How Does an LCD Screen Work?

by Tiesha Whatley


The LCD (Liquid Crystal Display) technology has made it possible for television and computer monitors to get thinner through the years. Although the technology has been around for awhile, it has recently gained fame. Unlike its predecessor CRT (Cathode Ray Tube), LCD screens provide a brighter and higher picture quality with more mediums that is used today. LCD screens are not just used in televisions and computer monitors. Cell phones, MP3 players, and even watches use this technology. Most of the portable entertainment devices that we use today are possible because of LCD screens.

The Liquid Crystals

The liquid crystals used in LCD technology are actually made up of solid molecules that act like liquid. Unlike other solid materials, the liquid crystals have more flexibility to their movement. Not like liquid substances, the crystals also are able to remain in place. This is why some say that the liquid crystals are a comfortable medium between liquids and solids even if they are technically considered solid molecules. LCD screens are not without their limitations. The liquid crystals have high sensitivity to extreme temperatures. This, in fact, makes them unreliable in such climates.

How it Works

The secret to the wonder behind LCD screens is the placement of the liquid crystal solution between two transparent panels. The liquid crystals work together to form an image by only allowing the necessary light through. They rotate between blocking and allowing access to the light. The two panels are placed in a 90-degree angle to each other so that light can only go through one of them. They are polarized so they only pass through light waves. After electricity is supplied, the liquid crystals get in position to send the light through the 90-degree angle between the two panels. By having the crystals sandwiched between the polarized glass panels, the intensity of the light passing through is manipulated. A florescent bulb is the light source for the LCD screen. The bulb only emits a white light through the panels. By allowing all wavelengths to pass through, color is created from the full spectrum of light being manipulated. Each liquid crystal has several pixels associated with it. The pixels are what actually form images by being twisted to either block or allow light. Each pixel is then broken down into sub-pixels of red, green and blue. From these main pixel colors more than 16 million colors can be produced and shown on a LCD screen.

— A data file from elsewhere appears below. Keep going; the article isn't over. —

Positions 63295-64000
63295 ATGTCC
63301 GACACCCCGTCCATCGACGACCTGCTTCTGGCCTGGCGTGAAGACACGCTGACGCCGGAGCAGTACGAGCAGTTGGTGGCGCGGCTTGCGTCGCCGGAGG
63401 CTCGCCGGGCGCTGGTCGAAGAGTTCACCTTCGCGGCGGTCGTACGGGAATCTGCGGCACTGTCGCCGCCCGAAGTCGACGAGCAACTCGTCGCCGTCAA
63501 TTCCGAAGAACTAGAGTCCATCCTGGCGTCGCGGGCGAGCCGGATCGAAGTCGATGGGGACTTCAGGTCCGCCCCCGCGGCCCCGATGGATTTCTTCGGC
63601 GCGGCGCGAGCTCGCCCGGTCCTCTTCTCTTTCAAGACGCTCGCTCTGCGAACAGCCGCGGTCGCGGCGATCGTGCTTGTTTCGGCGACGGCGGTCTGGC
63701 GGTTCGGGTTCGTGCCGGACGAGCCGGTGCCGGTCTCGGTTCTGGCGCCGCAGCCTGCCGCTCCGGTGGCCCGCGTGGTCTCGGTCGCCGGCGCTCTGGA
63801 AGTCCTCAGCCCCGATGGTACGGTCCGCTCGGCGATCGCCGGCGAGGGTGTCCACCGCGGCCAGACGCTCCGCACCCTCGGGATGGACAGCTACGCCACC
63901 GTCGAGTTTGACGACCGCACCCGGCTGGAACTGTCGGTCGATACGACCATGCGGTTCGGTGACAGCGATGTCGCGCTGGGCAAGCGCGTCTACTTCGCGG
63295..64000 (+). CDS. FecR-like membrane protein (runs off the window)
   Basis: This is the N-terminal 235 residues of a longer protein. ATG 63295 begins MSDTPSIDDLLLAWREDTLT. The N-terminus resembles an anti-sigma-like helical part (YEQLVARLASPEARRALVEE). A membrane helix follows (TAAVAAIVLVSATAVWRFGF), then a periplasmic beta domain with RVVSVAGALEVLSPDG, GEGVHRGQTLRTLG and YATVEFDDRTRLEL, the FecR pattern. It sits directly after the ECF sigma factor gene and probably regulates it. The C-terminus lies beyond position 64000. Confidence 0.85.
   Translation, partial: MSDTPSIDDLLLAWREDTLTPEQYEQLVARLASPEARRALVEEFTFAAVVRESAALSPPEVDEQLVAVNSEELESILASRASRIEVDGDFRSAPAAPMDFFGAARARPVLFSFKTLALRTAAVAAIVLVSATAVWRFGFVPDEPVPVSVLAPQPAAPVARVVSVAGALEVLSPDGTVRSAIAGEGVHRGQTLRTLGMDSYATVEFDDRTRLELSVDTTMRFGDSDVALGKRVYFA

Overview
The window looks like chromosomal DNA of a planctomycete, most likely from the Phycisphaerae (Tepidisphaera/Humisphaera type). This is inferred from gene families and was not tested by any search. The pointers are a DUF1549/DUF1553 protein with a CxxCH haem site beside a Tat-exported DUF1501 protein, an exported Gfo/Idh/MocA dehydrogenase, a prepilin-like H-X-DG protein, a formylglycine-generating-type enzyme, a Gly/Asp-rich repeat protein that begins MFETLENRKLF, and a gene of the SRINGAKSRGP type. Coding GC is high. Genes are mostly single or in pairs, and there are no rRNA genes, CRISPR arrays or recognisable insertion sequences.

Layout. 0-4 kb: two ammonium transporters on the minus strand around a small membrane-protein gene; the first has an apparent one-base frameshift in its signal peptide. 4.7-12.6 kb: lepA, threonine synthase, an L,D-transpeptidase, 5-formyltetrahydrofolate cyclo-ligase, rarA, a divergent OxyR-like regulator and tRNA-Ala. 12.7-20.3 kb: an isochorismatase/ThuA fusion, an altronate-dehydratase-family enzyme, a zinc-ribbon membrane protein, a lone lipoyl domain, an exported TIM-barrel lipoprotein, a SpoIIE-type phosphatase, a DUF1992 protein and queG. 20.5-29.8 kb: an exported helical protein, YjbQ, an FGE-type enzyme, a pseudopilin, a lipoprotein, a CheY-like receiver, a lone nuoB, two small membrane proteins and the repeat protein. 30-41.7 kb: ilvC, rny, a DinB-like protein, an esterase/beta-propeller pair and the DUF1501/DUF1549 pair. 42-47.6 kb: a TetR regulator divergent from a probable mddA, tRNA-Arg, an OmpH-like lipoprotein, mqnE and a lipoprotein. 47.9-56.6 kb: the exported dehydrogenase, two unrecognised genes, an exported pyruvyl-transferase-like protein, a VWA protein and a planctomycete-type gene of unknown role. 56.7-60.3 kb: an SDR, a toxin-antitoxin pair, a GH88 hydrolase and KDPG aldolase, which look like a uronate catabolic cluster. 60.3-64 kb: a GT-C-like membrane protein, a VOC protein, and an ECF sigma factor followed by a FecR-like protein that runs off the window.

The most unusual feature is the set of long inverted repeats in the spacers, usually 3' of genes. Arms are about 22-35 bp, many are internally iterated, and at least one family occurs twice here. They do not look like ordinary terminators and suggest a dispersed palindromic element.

About the Author

Tiesha Whatley has been writing for over 10 years. She has been published in "Marie Claire," "Ebony" and "Modern Bride" magazines. She holds a Bachelor of Science in English from the University of Alabama at Birmingham and has been working in the wedding planning industry for over 13 years.

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